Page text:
The UK Immigration Cap & The Effect On City Business

By Matthew Davies, Head of the Business Immigration practice at Fox Williams LLP.

'Immigration has not strayed far from the top of the political agenda in the last decade. Now, the UK Coalition government has changed the liberalising direction of policy, and is implementing the Conservative manifesto commitment to reduce annual net migration from hundreds to tens of thousands by the end of this Parliament.

City employers have grown used to a ready supply of smart, productive and readily available non-EEA migrants and are naturally alarmed. Pronouncements from employers and newly-formed pressure groups protest that business competitiveness is under threat from a new phenomenon, the “immigration cap”.

So, what is the “cap” ? As matters stand, there is no single block on non-EEA immigration - and no proposal for one. Since July 2010, an “interim” cap has operated in just two of many immigration subcategories - Tier 1 (General) and Tier 2 (General). The interim arrangements run until April 2011. After this, a “permanent” cap will operate.

Theresa May, Home Secretary announced the policy on the long-term cap to the House of Commons on 23 November. It will be delivered primarily through the mechanism of the 5-Tier points based system, introduced in 2008.

Employers saw this coming, and some lobbied to mitigate the harshest effects. The Professional and Business Services Group presented evidence that some businesses are already being affected by the interim cap; the Canada-UK Chamber of Commerce pointed to recent heavy investment in the UK by Canadian interests, arguing against limits and in particular for the retention of unrestricted intra-company transfers. Law firms, IT companies and the Chartered Institute of Personnel and Development all added their voices; although not deflected from its overall policy, the Government has made concessions.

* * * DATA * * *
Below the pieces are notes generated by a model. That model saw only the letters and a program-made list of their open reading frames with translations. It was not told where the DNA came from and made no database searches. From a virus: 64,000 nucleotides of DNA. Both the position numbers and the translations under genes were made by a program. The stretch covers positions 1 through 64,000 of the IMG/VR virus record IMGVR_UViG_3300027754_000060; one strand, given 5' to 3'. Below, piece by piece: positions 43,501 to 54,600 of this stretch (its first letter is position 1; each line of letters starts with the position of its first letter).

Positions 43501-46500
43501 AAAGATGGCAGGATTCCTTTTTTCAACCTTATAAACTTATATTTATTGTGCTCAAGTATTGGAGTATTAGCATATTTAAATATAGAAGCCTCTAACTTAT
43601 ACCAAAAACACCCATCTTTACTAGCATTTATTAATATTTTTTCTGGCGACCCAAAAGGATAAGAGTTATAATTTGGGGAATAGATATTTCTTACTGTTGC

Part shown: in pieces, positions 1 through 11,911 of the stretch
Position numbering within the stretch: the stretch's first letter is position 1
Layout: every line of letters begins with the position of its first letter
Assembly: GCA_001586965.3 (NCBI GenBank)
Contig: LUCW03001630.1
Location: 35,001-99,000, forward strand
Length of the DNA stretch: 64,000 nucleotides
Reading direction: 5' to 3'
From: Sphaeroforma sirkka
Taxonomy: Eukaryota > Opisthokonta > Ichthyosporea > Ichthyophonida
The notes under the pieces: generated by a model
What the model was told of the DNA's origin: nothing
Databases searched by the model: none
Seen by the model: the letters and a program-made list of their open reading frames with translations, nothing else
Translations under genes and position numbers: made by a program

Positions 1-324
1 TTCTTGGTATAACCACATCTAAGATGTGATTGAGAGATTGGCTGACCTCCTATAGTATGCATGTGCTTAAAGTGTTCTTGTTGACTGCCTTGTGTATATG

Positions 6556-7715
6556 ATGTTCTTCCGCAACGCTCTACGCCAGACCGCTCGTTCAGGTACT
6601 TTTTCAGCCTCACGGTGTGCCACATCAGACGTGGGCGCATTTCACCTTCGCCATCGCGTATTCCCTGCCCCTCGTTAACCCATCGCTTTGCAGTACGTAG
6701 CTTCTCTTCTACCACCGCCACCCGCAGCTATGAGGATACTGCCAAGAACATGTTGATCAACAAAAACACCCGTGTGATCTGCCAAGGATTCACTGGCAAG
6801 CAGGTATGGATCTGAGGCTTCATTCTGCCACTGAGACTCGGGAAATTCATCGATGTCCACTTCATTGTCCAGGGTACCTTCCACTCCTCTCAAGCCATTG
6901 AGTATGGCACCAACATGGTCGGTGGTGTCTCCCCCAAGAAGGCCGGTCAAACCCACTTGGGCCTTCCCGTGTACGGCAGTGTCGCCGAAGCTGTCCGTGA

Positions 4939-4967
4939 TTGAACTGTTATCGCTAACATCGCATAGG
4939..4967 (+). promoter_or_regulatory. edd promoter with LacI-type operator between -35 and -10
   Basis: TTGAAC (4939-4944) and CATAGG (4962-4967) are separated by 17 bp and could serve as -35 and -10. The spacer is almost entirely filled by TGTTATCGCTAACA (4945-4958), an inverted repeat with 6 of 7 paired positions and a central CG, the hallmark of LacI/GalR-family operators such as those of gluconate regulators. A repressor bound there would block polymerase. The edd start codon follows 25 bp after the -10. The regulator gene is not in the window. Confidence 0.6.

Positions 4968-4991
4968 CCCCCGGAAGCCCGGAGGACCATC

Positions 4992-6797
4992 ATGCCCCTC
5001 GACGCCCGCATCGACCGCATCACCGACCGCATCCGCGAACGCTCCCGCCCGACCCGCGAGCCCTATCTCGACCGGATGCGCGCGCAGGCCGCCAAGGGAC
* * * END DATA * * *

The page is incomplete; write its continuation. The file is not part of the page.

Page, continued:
A senior UK Border Agency official stated that, in order to deliver the reduction in migrant numbers, the Government needed to “pull all the levers”; students and family members would be targeted, as well as economic migrants. It is of course, about economic migrants that the City is most concerned.

The most dramatic announcement is that the Tier 1 (General) sub category will close in April 2011. The fate of Tier 1 (General) was sealed by the “evidence” of an October study purporting to show that many in this stand-alone, highly skilled category were working in low-skilled jobs, if at all. The Investor and Entrepreneur categories of Tier 1 will be overhauled and enhanced to reflect Government enthusiasm for entrepreneurship; a new subcategory for top scientists and leaders in their fields, independently accredited, will replace Tier 1 (General). Total numbers within Tier 1 will be drastically cut through these changes, but that is not the whole story.

In Tier 2 - for skilled workers sponsored by a licensed employer - the Tier 2 (General) category, currently subject to a default zero allocation via the interim cap, will have 20,700 places for the 12 months to April 2012 - some 7,000 higher than now. Those earning above £150,000 per annum will be exempted from the cap altogether. The devil will be in the detail as to how the quota is allocated - City employers will watch with interest to see how this is rolled out.

The stark reality is that employers who have side-stepped the Government scrutiny and liabilities imposed by the licensed sponsorship regime by relying on Tier 1 (General) can do so no longer. Applications will accelerate to beat the interim cap, and monthly interim quotas will bite ever earlier. Technically eligible Tier 1 (General) applicants cannot assume that their applications will ever be considered, and the last Tier 1 (General) visa may be issued well before the subcategory closes in April 2011.

Of less concern to City employers is the dormant Tier 3, for low skilled workers. Tier 4, for students sponsored by their educational institutions, is due for heavy cuts as Government and public patience is exhausted by ongoing evidence of “abuse” and bogus colleges; Tier 5 is only for transitory and short term work.

In the Commons debate following her statement, the Home Secretary was congratulated by a score of Conservative MPs who trust the new measures will facilitate the immigration of the most needed and highly skilled while safeguarding the overlooked resident worker. A measure of the Government’s confidence in its new policy is that, as the perceived party of business, it has not been deflected by significant argument against limits from the business community.

Time will test this, but the exemption of Tier 2 intra company transfer is of particular value to City employers while those concerned about a “brain drain” may find reassurance in the creation of a new category for top talent within Tier 1. Gone, however is the era in which business could disregard the resident labour market before reaching for the immigration button; and with it, the consensus that immigration is a “silver bullet” to guarantee competitiveness and economic growth'.

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